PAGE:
Voters in South Carolina joined voters in Virginia and Wisconsin in approving constitutional amendments banning gay marriage.
Results on similar referendums in five other states _ Arizona, Colorado, Idaho, South Dakota and Tennessee _ were pending as vote counting continued across the U.S.
In South Carolina, nearly four out of five voters supported the ban.
The state already has a law against same-sex marriages, but supporters said a constitutional amendment would prevent activist judges from possibly opening the door to gay unions. The amendment says "a marriage between one man and one woman is the only lawful domestic union that shall be valid or recognized."
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Though similar anti-gay marriage amendments passed previously in all 20 states to consider them, gay-rights activists were nursing hopes that the streak might be broken this year.
Gay marriage amendments were among the options in 205 state ballot measures Tuesday as voters in 37 states addressed an array of the United States' most divisive social issues such as banning abortion, boosting minimum wages and tobacco taxes, and legalizing marijuana.
The referendums, know as ballot measures, are proposed state laws that must be approved or rejected directly by voters within states. They are often held in conjunction with general elections for practical reasons.
Tuesday's measures included a riveting contest in South Dakota, where voters chose whether to uphold or reject a toughest-in-the-nation law that would ban virtually all abortions.
Nationwide, activists on both sides of the abortion debate were on edge over the campaign. If the ban is upheld, abortion-rights supporters are likely to launch a legal challenge that could lead all the way to the U.S. Supreme Court.
Colorado voters had an extra option _ a measure that would grant domestic-partnership rights to same-sex couples.
Conservatives hoped the same-sex marriage bans might increase turnout for Republicans. Democrats looked for a boost from low-income voters turning out on behalf of measures to raise the state minimum wage in Arizona, Colorado, Missouri, Montana, Nevada and Ohio.
In Missouri, a proposed amendment allowing stem cell research was a factor in the crucial Senate race there; incumbent Republican Jim Talent opposed the measure, while Democratic challenger Claire McCaskill supported it _ and got national attention after releasing a controversial campaign advertisement featuring actor Michael J. Fox, who suffers from Parkinson's disease.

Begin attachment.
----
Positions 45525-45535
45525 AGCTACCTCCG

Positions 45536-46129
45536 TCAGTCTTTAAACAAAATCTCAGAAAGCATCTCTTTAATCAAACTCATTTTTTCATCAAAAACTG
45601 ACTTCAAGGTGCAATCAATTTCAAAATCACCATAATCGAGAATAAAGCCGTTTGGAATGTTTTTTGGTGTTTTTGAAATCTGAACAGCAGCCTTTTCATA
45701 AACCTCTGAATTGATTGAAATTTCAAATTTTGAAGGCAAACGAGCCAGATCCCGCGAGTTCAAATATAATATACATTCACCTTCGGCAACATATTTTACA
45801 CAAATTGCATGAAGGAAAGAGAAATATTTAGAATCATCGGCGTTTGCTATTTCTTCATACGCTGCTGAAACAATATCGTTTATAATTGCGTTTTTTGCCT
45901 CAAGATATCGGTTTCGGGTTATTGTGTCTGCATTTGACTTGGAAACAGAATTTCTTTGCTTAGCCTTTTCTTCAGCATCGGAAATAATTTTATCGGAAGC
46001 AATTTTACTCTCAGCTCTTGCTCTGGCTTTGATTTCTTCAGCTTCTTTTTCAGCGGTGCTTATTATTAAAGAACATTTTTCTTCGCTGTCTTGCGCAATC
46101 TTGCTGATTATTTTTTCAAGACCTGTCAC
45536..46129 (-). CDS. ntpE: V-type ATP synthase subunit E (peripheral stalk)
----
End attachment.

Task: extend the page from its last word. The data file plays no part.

Missouri _ along with Arizona, South Dakota and California _ had a sharp increase in tobacco taxes on its ballot. In California alone, big tobacco companies spent more than $56 million (?43.9 million)fighting a tax increase that would boost the average price of a pack of cigarettes to $6.55 (?5.14).
Even more money _ a state record of $133 million (?104.27 million) _ was raised in the fight over California's Proposition 87, which would tax companies drilling for oil in the state. The proposal sought to raise $4 billion (?3.14 billion) to promote alternative fuels and energy-efficient vehicles.
Nevada and Colorado both offered measures _ trailing badly in the polls _ that would legalize possession of up to an ounce of marijuana by anyone 21 and older. A measure in Rhode Island would restore voting rights to felons on probation and parole.
Michigan voters decided whether to bar the state government from using race and gender to determine who gets into college, who gets hired and who receives contracts.
Elsewhere, land use was a hot issue, part of a backlash against a 2005 Supreme Court ruling allowing the city of New London, Connecticut, to buy up homes to make way for a private commercial development.
In Maine, Nebraska and Oregon, voters considered measures that would cap increases in state spending _ similar to a controversial measure approved in Colorado in 1992.
Arizona voters were deciding on the most ballot measures _ 19 _ including four arising from frustration over the influx of illegal immigrants. One measure would make English the state's official language. Another would expand the list of government benefits denied to illegal immigrants.
Another Arizona measure proposed a civics incentive: It would award $1 million (?0.78 million)to a randomly selected voter in each general election.